Friday Fictioneers: Crusher

PHOTO PROMPT - Copyright - Jean L. Hays

“You are a naughty, broken car and I’m going to tip you in the rubbish.”

“Ben, for heaven’s sake stop chucking things at the bin. You’re giving me a headache.”

“Come on, digger-crane-Cadillac, let’s scoop this old rust-bucket into the crusher. Wham-bang, wham-bang.”

“Lunch is ready.”

“Oh, but Mu-u-u-um, I’m playing with my cars.”

“Your soup will get cold.”

“In a minute. I’m just–“

“It’s petrol soup with tyre crΓ΄utons, followed by car-wax pudding.”

“Yummy stuff. Broom, broom, br-oo-oo-m. On my way up the motorway. Overtaking a police car–“

Skid. Crash. Silence.

Boy-racer in head-on collision with wall. Dial Emergency Services.


Friday Fictioneers: 100 word stories
Photo prompt image (c) Jean L. Hays

Author: Sarah Potter Writes

Sarah is a British eccentric who writes offbeat fiction, haiku and tanka poetry. When stuck for words, she sketches or paints instead. She's into nature conservation, sustainability, gardening, dogs, natural health, and reading. Her sociability is something that happens in short bursts with long breathing spaces in between.

34 thoughts on “Friday Fictioneers: Crusher”

    1. Boys get so wrapped-up in whatever game they’re playing. My son used to collect some little rubbery toys called “Monster in Your Pocket”. The adventures and epic battles they fought was nobody business. They also often came to the dinner table with him, but his feeding them with mashed potato didn’t work out too well!

      Liked by 1 person

    1. Well, the picture came first and the story afterwards! I somehow doubt the picture was taken in the UK, so all thanks to Jean L. Hays who provided the photo prompt for this week’s Friday Fictioneers.
      Glad you liked the story, Sylvia πŸ™‚

      Liked by 1 person

    1. Whimsical it is, Andrea, as the photo did come first! I’m finding Friday Fictioneers wonderfully addictive. It’s a great challenge producing a 100-word story each week from a photo prompt. It keeps the writing muscles exercised and means that at least I complete a small project regularly.


    1. Okay, not being a car expert, I’ve just looked up about Edsels, which I’d never heard of and no wonder, as Ford seemed to have made a bit of a blunder with that particular model. I’m not from the US and am too young to remember the whole debacle. As for the character in my story, he certainly wouldn’t have heard of Edsels.

      Photo prompt equals writer’s artistic licence πŸ˜‰ Hope you enjoyed the story, despite…


  1. Dear Sarah,

    This reminds me so much of my boys. My middle one had a perpetual bruise between his eyes until he was four. He never watched where he was going. When he was six he had a head on collision with a road sign walking home from school with his older brother.

    Very cute. I loved how the mother enticed her son by making up automobile names for his food.

    Well done.



    Liked by 1 person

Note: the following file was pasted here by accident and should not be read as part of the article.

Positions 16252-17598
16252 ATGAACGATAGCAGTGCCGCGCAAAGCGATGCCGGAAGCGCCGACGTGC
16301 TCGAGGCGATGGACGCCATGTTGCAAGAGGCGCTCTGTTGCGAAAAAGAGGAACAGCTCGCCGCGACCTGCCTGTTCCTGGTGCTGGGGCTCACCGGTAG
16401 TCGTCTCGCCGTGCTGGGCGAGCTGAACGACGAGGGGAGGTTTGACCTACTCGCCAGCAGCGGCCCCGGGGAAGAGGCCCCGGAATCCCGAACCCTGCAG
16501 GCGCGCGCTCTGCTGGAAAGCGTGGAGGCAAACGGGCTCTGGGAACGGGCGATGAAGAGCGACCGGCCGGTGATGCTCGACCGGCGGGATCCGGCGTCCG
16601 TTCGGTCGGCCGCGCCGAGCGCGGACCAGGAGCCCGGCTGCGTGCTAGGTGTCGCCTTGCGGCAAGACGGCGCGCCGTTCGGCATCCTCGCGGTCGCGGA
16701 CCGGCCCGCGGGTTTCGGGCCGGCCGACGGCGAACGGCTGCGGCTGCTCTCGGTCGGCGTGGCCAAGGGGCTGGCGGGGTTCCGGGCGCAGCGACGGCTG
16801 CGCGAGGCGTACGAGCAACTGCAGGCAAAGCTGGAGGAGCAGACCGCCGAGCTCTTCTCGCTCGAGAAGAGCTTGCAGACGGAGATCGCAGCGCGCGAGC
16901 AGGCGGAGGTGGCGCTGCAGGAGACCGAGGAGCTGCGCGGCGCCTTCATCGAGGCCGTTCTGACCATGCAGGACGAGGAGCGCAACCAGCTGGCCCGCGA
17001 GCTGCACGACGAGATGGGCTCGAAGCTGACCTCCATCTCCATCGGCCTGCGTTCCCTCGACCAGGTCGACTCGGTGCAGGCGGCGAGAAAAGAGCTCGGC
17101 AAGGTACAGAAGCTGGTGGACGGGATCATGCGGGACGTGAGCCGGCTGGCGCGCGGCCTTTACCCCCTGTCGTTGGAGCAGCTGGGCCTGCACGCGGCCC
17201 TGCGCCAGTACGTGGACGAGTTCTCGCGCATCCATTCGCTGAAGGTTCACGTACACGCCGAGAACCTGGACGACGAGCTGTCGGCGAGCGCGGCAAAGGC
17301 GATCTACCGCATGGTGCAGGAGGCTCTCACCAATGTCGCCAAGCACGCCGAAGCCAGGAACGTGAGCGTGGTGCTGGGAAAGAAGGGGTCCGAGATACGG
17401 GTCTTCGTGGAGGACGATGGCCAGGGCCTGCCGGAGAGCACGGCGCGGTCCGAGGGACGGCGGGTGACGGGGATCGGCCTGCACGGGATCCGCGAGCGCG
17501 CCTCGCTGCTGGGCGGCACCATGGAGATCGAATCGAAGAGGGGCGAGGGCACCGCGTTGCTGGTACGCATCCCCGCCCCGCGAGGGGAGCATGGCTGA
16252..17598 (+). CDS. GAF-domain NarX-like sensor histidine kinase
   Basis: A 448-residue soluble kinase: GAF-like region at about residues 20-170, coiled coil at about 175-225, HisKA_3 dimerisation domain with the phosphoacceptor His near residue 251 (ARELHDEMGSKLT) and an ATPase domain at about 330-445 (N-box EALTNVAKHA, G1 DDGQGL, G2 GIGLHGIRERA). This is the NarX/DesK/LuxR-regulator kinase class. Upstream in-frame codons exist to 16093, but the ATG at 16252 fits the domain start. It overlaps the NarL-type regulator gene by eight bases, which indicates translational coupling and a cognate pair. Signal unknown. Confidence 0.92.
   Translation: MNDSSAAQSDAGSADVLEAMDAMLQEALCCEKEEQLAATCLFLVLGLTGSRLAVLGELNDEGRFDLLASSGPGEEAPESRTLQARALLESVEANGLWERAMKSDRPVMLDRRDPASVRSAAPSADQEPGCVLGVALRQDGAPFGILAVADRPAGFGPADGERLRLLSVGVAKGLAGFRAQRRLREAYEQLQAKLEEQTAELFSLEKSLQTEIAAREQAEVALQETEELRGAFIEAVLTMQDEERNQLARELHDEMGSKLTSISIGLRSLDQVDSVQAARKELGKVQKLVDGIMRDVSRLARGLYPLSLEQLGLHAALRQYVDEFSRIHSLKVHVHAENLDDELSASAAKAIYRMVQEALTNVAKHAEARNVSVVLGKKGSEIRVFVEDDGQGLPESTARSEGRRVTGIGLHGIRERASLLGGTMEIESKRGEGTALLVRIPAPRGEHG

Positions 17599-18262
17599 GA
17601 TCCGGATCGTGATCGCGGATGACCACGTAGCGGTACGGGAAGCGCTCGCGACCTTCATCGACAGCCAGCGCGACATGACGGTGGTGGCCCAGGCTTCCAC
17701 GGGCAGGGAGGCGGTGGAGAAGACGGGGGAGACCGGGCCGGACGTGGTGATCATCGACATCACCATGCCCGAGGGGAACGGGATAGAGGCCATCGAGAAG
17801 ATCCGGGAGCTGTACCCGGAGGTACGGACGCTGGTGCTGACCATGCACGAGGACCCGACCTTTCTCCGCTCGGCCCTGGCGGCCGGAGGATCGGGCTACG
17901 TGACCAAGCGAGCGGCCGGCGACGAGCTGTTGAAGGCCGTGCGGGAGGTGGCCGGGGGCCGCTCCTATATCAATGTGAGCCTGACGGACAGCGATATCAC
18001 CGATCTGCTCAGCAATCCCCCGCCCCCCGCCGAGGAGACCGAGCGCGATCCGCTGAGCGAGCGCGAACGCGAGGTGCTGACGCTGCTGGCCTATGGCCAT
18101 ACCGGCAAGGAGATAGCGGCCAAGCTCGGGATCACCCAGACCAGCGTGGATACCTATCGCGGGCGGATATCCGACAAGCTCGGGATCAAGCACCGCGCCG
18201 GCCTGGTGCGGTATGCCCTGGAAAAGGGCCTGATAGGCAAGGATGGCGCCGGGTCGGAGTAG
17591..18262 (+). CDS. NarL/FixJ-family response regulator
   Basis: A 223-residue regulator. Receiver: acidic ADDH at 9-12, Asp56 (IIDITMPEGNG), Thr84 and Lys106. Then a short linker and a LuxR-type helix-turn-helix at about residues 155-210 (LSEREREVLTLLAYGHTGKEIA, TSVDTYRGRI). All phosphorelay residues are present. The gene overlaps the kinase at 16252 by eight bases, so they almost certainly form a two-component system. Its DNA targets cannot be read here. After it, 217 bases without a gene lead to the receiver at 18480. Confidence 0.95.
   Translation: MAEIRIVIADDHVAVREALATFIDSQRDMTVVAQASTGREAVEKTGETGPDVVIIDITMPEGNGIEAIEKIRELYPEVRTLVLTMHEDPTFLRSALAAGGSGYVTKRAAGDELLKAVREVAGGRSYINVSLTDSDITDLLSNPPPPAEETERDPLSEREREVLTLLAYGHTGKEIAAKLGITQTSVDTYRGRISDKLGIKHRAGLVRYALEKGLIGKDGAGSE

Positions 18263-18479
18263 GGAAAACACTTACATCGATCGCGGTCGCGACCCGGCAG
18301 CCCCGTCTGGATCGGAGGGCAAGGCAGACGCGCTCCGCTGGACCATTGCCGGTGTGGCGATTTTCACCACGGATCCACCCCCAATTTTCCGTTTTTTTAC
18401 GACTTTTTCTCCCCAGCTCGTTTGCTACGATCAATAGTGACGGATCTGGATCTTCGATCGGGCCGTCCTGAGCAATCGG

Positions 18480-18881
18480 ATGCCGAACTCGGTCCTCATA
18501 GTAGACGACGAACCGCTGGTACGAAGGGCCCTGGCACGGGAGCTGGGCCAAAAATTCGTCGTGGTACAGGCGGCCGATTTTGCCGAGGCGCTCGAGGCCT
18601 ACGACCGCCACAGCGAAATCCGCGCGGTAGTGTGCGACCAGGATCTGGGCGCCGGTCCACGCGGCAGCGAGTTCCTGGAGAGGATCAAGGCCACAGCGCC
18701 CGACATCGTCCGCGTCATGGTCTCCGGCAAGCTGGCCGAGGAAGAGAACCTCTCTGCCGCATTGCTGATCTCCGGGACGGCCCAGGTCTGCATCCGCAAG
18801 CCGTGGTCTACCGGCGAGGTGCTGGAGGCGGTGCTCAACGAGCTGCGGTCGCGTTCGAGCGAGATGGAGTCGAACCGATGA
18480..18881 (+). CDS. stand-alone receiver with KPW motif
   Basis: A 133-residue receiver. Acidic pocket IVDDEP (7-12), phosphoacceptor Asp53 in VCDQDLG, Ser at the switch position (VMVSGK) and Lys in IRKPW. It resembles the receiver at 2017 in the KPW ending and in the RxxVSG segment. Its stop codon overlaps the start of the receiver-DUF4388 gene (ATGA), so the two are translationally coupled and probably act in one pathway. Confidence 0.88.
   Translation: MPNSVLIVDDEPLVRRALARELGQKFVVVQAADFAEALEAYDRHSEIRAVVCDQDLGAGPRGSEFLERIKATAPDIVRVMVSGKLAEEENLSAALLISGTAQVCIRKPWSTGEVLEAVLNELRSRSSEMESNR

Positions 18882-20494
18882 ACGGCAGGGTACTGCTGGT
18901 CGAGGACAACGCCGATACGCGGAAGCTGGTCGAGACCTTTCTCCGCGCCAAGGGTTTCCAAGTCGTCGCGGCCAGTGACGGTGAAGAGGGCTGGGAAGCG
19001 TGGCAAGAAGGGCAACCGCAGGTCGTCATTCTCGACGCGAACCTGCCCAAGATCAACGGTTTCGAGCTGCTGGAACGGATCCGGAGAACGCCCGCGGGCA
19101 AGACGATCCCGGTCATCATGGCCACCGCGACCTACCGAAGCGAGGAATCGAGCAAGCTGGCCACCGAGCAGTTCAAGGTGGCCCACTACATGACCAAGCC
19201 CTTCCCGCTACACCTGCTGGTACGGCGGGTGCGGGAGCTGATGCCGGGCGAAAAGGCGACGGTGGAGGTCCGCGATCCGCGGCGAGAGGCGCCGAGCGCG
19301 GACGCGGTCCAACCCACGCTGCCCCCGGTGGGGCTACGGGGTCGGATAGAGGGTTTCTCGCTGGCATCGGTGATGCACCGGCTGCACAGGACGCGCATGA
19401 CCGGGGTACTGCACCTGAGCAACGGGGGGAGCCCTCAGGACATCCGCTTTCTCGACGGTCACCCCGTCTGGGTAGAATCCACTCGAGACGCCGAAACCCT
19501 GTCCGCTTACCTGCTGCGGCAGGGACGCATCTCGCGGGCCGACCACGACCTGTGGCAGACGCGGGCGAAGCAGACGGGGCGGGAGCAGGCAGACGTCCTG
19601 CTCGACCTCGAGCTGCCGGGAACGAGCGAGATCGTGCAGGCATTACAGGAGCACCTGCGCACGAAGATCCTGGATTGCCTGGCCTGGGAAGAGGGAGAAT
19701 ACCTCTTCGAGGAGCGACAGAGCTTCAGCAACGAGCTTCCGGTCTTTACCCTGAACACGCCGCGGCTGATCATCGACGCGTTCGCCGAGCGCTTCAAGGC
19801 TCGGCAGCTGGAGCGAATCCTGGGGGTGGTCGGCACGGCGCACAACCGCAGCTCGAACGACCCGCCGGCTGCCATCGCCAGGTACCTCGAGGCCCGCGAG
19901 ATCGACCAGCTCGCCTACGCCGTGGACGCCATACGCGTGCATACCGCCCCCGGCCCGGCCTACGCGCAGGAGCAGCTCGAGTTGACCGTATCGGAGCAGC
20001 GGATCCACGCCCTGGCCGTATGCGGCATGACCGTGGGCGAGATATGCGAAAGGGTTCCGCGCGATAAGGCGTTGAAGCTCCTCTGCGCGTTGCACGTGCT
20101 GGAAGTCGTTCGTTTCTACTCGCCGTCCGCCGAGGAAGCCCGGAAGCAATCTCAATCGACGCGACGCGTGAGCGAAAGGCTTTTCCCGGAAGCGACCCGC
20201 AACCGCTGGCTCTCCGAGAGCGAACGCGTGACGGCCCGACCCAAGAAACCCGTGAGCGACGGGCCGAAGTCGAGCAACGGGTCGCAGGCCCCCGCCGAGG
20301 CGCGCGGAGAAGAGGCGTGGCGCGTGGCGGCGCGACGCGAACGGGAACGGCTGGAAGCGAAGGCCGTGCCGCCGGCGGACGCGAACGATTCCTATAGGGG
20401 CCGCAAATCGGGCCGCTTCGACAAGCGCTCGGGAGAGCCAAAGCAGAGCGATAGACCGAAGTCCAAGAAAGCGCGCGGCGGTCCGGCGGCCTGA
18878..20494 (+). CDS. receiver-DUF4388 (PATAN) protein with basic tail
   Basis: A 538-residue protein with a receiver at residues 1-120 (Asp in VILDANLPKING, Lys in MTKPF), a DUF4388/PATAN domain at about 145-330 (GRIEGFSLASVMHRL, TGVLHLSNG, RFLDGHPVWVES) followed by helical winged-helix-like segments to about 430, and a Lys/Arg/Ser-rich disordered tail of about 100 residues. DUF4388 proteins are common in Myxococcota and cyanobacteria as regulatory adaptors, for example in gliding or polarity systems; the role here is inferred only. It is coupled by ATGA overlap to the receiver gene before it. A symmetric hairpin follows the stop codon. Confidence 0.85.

1. Dear Rochelle,

      I was a tomboy who liked playing with cars as a child, climbing trees, building camps in the woods etc — she, of the perpetual bruises and grazes. As a teenager, I once walked into a lamppost when walking along the pavement UFO spotting!

      My five-year-old grandson is always bruised from this or that collision.

      Glad you liked my story.

      All the best


    1. Yes, I know what you mean, Perry, about trying to unsee things while eating. Often I have gross science fiction-type dreams at night that puts me off my porridge the next morning, or two, or three!


    1. Oh, yes, Matchbox cars. They were always so beautifully made. And there were Dinky and Corgi cars, too, if I remember right. Ah, reminiscence time! Some of those old toy cars are collectors’ pieces now and sell at auction.


  2. God bless parents! My daughter hated walnuts, and to make her eat one I would make a whole performance : oh, this poor little mister, he got lost, come here little mister i will help you find your way, look here is a gate opened for you, just jump in… etc. And she ate the “little misters” all right.


    1. Well done, that sounds like a great game πŸ™‚ I know it really doesn’t work telling children something is good for them — that’s an instant turn-off!
      I suspect that often children’s refusal to eat something is attention-seeking, so some imaginary game associated with a particular food gives them the attention they want. Never mind if it works, just as long as they don’t expect a game at every meal.


      1. True:) No harm to play along just to feed them these calories. Children grow fast, and in no time you get a ever-hungry teenager – the games are over:)


      2. Of course, then it’s persuading the teenager that perhaps all those crisps and chocolate bars might be exacerbating their acne, or that drinking cola late at night is not helping them sleep!

        Liked by 1 person

    1. Been there and done that, although in my case it was my daughter who required motherly manipulations. My son decided at a young age that life was easier if you behaved, although maybe it was just a case of him being quieter and not getting caught out with his cunning plans and clever tricks!

      Liked by 1 person

    1. Kids and walls are often not compatible. In my first home as a young(ish) mother, it was open-plan downstairs so there were less walls for my two to collide with, and I could keep a close eye on what they were up to when I was in the kitchen. Also the kitchen had a large patio door into the garden, so I could watch them outside as well.

      Liked by 1 person

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